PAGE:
The greatest difference between clothing then and clothing now is not one of fabric or construction or line, but of infrastructure. Specifically, running water and washing machines. Before running water, every drop had to be either pumped or drawn from a well or surface water source, and had to be heated without the aid of machinery more sophisticated than a boiler. Hand washing is heavy labor — a three or four day task for most households, and for large households or institutions, a never ending one. There are extremely convincing economic arguments that the invention and mass production of the washing machine is as important to equal opportunity for women as birth control. In Amanda Vickery’s The Gentleman’s Daughter, even wealthy women aren’t using the scarce labor and fuel to bathe and have clothing washed daily. While their standards of clean were more flexible, most people in the pre-industrial world were not slovenly. They had senses — greasy skin felt greasy to the people of the past, too. There were slobs — but we have slobs today, and it is not necessarily a mark of either ignorance or poverty, nor was it then.
They dealt with cleanliness with basin baths – which do work fine – and regular changes of undergarments, and using their undergarments as a sort of full-body dress shield. Which means the shift, or chemise.
A shift is the most simple sewn garment. In base form, it’s two big rectangles, two medium rectangles and two squares. The big rectangles are the front and back, the medium ones are sleeves, and the squares are gussets under the arm for shaping and ease of movement. They’re always made of the most durable, undyed, local fabric and they’re always washable. Shifts have existed since shortly after weaving.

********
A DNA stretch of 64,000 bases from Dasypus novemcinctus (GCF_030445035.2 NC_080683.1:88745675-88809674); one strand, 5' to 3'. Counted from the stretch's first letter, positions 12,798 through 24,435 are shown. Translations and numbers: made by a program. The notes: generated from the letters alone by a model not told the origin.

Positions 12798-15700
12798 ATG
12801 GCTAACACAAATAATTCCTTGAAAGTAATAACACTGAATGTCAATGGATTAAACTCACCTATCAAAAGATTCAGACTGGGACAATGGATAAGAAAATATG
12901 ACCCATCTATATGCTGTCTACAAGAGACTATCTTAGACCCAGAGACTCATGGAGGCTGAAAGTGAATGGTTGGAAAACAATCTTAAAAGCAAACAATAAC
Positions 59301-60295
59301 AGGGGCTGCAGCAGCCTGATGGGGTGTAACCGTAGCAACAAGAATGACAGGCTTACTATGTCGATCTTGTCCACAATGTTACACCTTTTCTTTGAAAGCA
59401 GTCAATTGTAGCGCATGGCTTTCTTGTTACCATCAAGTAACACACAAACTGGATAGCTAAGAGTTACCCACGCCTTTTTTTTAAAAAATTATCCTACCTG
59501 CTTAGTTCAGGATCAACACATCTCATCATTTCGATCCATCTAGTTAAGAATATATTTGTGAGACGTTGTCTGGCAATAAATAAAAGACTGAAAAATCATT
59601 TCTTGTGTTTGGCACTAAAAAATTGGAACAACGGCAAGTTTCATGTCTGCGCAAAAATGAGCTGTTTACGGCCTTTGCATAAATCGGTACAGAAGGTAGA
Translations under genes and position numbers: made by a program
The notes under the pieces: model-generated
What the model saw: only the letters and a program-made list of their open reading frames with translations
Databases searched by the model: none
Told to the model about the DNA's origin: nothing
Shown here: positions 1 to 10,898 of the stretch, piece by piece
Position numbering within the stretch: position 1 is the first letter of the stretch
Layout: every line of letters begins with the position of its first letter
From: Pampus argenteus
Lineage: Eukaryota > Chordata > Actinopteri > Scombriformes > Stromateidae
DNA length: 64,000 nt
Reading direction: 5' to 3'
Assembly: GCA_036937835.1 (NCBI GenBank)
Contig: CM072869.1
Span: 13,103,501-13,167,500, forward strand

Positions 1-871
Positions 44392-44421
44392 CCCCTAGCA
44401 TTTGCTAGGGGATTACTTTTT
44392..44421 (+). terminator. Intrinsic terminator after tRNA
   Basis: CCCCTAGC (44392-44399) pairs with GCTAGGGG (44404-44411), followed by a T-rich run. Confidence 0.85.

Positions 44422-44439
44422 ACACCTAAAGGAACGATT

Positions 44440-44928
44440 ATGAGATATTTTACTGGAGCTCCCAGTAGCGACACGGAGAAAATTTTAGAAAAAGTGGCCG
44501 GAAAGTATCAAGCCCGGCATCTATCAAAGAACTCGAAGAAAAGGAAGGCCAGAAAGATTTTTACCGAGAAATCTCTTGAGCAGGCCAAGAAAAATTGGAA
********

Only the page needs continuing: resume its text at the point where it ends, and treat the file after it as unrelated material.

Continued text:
For most of the western world, the local, undyed, washable fabric is linen. While cotton becomes more common through the 18th and 19th centuries, it had to be imported from India, Egypt, or the southern US, and that made it more costly than the local linen. Further, a cotton fiber is short and fine — 3 to 8 inches, depending on variety — while a flax (linen) fiber is 2-3 feet long. It’s much easier to spin linen thread than cotton, and it took a while for Northern Europe to learn how to spin cotton. (In the 18th century, most cotton fabric produced in England was made from thread spun in India — where they knew cotton well — and shipped several thousand miles.) Experienced linen spinners could produce thread as fine as modern sewing thread from flax fiber, so it was not the bulky, coarse fabric that most of us associate with modern linen. Thread counts from extant garments show fabrics with 150 to 300 threads per inch — quite respectable and comparable to modern natural fiber fabrics.
The other major textile technology difference is loom size. Until the mechanized looms of the late 18th century, a loom was about a yard wide, because any wider, and it becomes difficult for one person to work it. Humans were just as prone to repetitive stress injuries then as now. That meant that all fabric came in 22-36 inch widths, so they took advantage of those qualities. It’s much easier to butt two selvedges together with a whip stitch and get a nearly flat seam than to make French seams on handmade garments. It just so happens that two pieces of 30 inch wide fabric sewn into a tube will fit most people with generous wearing ease. Even carpet was woven on narrow looms and sewn together rather than trying to broad-loom.